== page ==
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When 50-50 NBA prospects tip toward school, successful seasons are made


By staying a year longer in school, Thomas Robinson developed a monster game. (US Presswire)  
By staying a year longer in school, Thomas Robinson developed a monster game. (US Presswire)  

Various underclassmen will announce their intentions to enter the 2012 NBA Draft over the next few weeks, and we'll report it because it's news. But it's really only news these days when a could-be-professional decides to delay becoming a professional, and it is with those decisions that greatness will be achieved next season.

How do I know?

Because it's that way every season.

Take a look at the nation's best teams in the season that just ended. Not all of them had future Hall of Fame coaches or elite freshmen. But what most had in common is they benefitted from a prospect who could've reasonably turned pro in 2011 but decided to instead spend another year in college. Let's call them the 50-50 guys who chose school ... and let's start with Kentucky.

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Yes, those one-and-done freshmen were huge for the Wildcats.

John Calipari would still be title-less without them.

But would Kentucky have won the 2012 NCAA tournament if Terrence Jones and Doron Lamb had entered the 2011 NBA Draft? Probably not -- especially when considering those two starters combined for 31 points and eight rebounds in UK's 67-59 win over Kansas on Monday. So there's no denying the Wildcats were fortunate to get an extra year from Jones and Lamb, just like the Jayhawks were fortunate to get an extra year from Thomas Robinson.

Robinson could've reasonably entered the 2011 NBA Draft, too. He wouldn't have gone in the top five like he'll likely go this year, but he would've been picked somewhere and could've placed himself in a financial situation to take care of his little sister. Some thought he would. But he didn't. Robinson instead stayed in school, developed into a monster and helped Bill Self win his eighth straight Big 12 championship. Perry Jones made a similar decision and helped Baylor make the Elite Eight for the second time in three years.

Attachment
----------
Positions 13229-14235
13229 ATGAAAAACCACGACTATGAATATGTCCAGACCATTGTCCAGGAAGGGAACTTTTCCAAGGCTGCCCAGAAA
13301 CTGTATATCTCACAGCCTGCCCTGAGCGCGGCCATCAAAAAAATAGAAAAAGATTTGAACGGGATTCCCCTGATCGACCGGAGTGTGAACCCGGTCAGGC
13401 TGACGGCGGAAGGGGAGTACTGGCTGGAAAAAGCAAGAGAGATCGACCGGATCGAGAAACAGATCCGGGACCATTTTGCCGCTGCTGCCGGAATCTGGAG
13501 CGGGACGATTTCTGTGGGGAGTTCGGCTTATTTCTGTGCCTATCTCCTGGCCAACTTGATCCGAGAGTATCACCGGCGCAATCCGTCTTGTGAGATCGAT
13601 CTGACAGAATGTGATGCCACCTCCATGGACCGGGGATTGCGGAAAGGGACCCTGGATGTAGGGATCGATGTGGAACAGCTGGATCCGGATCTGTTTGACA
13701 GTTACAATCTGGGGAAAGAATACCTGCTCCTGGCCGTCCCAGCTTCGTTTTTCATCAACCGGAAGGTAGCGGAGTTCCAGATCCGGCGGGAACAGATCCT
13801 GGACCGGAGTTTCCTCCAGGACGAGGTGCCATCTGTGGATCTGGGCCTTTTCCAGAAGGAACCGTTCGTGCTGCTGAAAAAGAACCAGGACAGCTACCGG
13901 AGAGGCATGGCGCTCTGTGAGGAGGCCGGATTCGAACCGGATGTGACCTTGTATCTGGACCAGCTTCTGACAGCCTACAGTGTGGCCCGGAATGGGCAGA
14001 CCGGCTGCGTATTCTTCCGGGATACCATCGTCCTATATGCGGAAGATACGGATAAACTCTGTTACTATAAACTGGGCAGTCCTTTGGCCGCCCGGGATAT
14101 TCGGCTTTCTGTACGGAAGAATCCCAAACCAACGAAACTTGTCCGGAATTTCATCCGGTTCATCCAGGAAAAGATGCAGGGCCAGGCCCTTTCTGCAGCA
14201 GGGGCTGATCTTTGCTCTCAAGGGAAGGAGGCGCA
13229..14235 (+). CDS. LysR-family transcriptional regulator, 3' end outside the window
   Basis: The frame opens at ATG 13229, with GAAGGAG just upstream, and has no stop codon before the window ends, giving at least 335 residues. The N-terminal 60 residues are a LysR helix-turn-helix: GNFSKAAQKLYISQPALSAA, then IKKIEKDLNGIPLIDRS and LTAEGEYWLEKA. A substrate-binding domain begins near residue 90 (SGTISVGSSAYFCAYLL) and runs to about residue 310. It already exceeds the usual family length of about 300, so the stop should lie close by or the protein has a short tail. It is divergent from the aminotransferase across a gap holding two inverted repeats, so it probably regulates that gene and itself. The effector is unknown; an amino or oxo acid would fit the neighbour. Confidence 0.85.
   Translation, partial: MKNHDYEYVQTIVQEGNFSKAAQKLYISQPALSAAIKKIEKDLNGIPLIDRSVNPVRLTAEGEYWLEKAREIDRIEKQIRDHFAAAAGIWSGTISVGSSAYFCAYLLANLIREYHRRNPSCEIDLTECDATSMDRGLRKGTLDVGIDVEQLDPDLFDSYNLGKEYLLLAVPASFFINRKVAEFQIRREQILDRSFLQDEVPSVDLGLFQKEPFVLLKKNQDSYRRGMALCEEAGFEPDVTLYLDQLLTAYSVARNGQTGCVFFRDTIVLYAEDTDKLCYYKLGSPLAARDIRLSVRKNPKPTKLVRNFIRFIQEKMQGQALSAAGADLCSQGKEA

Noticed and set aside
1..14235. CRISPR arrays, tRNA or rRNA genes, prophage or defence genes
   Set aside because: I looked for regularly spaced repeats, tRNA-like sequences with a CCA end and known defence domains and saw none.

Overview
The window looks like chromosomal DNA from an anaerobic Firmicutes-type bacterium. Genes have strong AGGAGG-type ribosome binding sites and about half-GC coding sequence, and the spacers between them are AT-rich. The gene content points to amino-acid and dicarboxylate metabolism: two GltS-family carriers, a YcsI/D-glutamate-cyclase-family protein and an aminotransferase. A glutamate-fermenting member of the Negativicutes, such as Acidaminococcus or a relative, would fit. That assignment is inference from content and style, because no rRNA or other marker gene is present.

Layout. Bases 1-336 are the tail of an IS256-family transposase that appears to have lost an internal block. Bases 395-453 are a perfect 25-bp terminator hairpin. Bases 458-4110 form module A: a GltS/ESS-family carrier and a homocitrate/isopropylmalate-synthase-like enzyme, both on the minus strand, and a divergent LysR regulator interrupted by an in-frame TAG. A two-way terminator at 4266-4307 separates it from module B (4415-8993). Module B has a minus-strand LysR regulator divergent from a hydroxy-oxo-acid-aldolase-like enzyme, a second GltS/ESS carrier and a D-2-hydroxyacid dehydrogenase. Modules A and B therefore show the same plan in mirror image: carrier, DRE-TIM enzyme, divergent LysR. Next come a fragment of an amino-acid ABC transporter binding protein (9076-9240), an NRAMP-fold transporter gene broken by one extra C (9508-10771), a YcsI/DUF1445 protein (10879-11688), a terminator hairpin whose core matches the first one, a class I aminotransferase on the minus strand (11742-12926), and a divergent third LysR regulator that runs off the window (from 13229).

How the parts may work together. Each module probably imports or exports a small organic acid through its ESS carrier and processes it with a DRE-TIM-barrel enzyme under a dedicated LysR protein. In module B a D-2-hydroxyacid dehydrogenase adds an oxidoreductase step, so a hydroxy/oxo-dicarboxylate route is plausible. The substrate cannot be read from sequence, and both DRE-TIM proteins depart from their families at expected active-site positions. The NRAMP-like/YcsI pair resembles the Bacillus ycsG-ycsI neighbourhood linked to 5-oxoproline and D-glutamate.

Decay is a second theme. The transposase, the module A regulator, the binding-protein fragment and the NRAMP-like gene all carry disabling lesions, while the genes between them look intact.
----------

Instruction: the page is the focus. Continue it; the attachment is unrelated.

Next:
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North Carolina got three pros back -- Harrison Barnes, John Henson and Tyler Zeller -- and won the ACC regular-season title with them. Vanderbilt returned three -- Festus Ezeli, Jeff Taylor and John Jenkins -- and became one of just two teams to beat UK. Ohio State returned Jared Sullinger and William Buford and made the Final Four, and this is why the still-to-come decisions from Cody Zeller and Christian Watford will be huge not only for Indiana but also for the rest of the nation, because their decisions could turn the Hoosiers into either Big Ten favorites or a borderline Top 25 team.

Zeller will probably return even though he's a projected lottery pick.


Sources told CBSSports.com that remains very much up in the air.

To be clear, Indiana should still be good if one or both leave because Jordan Hulls, Victor Oladipo, Will Sheehey, Maurice Creek and a heralded freshman class highlighted by Jeremy Hollowell, Hanner Perea and Yogi Ferrell will be in place. But if Zeller and Watford return to Bloomington, the Hoosiers will be legitimate national title contenders primarily because they'll have the services of two 50-50 guys who chose to delay a professional paycheck for at least one more season of college basketball.

So that's the storyline for now.

Will Zeller and Watford stay or go?

And what about Duke's Mason Plumlee? And North Carolina State's C.J. Leslie? And Baylor's Quincy Miller? Another relevant 50-50 guy who could determine how the 2012-13 season unfolds, because though it's possible to win big without a professional who decided to do another year of college, it is -- as Kentucky, Kansas North Carolina, Ohio State others just showed us -- undeniably much easier when the flip of a coin lands school-up.

Gary Parrish is a senior college basketball columnist for CBSSports.com and college basketball insider for the CBS Sports Network. The Mississippi native also hosts an award-winning radio show in Memphis. He lives in that area with his wife, two sons and two dogs.

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